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Question:

Is $\mathbb{Z}= \{\dots, -3, -2, -1, 0 ,1 ,2 , 3, \dots \}$ countable?

My attemp so far:

Let us create the following one-to-one correspondence between $\mathbb{Z}$ and $\mathbb{N}$. $$\begin{matrix}1 & 2 & 3 & 4 & 5 & 6 & 7 & \dots \\ \updownarrow & \updownarrow & \updownarrow & \updownarrow & \updownarrow & \updownarrow & \updownarrow & \dots\\0 & 1 & -1 & 2 & -2 & 3 & -3 & \dots\end{matrix}$$

In order for $\mathbb{Z}$ to be countable we must define a function $f:\mathbb{N} \to \mathbb{Z}$ so that $\mathbb{Z} \sim \mathbb{N}$.

$$\displaystyle f(n) = \begin{cases} \frac{n}{2} & n \text{ is even} \\ -\frac{n-1}{2} & n\text{ is odd} \end{cases}$$

To show that $\mathbb{Z} \sim \mathbb{N}$ we require $f$ to be bijective.

From the picture above, we can clearly see that $f$ is surjective since $\forall z \in \mathbb{Z}\ \exists n \in \mathbb{N}$ such that $f(n) = z$. Hence we must now show that $f$ is injective.

We need to consider three cases:

  1. $n_1, n_2$ are odd
  2. $n_1, n_2$ are even
  3. $n_1$ is odd and $n_2$ is even

Case 1: \begin{align}f(n_1) &= f(n_2) \\ \implies -\frac{n_1 -1}{2} &= -\frac{n_2 -1}{2} \\ \implies n_1 -1 & = n_2 -1 \\ \implies n_1 &= n_2\end{align}

Case 2: \begin{align}f(n_1) &= f(n_2) \\ \implies \frac{n_1}{2} &= \frac{n_2}{2} \\ \implies n_1 &= n_2\end{align}

I am, however, experiencing some difficulty showing the injective property for the $3^{rd}$ case. Can anyone please give me some assistance with that specific case?

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The third case is fairly easy to see intuitively, given that even numbers map to positive numbers and odd numbers map to non-positive ones. However, if you want to solve it, just suppose that, for even $n_1$ and odd $n_2$: $$\frac{n_1}2=-\frac{n_2-1}2$$ we can solve this to $$n_1=-n_2-1$$ $$n_1+n_2=1$$ However, there can be no pair of an even and an odd natural number summing to $1$, thus if $n_1$ and $n_2$ have different parity, it cannot be that $f(n_1)=f(n_2)$.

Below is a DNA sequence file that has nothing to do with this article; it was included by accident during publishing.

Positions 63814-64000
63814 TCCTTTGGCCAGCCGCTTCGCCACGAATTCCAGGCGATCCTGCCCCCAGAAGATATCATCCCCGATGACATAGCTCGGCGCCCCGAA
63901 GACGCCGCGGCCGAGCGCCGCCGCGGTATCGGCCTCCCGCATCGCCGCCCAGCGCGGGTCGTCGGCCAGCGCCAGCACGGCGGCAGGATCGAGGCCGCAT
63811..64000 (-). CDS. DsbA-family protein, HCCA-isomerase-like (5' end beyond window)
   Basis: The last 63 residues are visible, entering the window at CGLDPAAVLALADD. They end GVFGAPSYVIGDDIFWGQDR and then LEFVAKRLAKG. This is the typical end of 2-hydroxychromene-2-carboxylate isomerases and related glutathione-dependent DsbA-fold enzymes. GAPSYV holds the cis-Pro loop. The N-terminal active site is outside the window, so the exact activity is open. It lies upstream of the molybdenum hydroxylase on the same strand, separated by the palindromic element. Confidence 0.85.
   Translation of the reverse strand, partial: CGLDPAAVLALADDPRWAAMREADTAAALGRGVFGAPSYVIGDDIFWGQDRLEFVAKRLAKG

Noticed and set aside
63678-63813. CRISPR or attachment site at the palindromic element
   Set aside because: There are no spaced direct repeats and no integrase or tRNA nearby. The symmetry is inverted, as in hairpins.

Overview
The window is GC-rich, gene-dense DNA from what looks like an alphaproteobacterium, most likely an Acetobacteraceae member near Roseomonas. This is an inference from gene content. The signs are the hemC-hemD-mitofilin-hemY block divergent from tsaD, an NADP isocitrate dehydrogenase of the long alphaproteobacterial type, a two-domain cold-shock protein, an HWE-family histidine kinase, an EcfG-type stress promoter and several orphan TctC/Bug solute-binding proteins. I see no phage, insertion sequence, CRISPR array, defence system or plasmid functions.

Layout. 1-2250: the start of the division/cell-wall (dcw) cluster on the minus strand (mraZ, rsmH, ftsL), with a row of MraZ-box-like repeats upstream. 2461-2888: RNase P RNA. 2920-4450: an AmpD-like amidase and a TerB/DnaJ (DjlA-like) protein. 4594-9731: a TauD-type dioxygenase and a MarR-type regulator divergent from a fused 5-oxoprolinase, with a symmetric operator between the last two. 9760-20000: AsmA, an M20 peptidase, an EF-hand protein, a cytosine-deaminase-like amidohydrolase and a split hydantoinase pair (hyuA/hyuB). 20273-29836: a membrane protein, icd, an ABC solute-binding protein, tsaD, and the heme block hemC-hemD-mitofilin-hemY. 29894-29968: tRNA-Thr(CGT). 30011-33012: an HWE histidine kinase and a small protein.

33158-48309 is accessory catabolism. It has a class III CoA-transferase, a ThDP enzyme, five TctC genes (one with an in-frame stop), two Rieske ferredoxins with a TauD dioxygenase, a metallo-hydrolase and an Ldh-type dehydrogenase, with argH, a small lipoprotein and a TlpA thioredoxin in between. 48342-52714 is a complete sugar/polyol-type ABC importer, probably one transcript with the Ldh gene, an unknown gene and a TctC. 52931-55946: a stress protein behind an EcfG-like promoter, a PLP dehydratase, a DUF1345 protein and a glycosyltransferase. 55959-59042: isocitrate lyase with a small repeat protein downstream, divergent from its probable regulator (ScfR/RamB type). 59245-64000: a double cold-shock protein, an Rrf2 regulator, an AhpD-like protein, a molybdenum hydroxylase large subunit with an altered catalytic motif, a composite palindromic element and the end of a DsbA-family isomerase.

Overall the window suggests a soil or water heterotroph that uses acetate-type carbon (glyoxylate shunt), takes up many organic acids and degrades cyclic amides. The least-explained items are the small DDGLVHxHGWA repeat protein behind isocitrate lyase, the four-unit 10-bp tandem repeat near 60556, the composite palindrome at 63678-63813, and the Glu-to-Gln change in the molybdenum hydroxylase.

By the way, your proof gets the right point, but it isn't quite written correctly; you should write, for instance, that $$\begin{align}f(n_1) &= f(n_2) \\ \implies -\frac{n_1 -1}{2} &=-\frac{n_2 -1}{2} \\ \implies n_1 -1 & = n_2 -1 \\ \implies n_1 &= n_2\end{align}$$ where equality is used rather than inequality; $f(n_1)\neq f(n_2)$ implies $n_1\neq n_2$ for all functions - the inverse of the statement is what defines injectivity. (It also looks like you have a typo in your definition of $f$ and switched even and odd cases)

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No need to check the third case cause you can see that when $n$ is odd then function is negative and when it's even it's positive so the sides can never be equal in 3rd case.By this I mean $f(n_1)\leq 0,f(n_2)>0$

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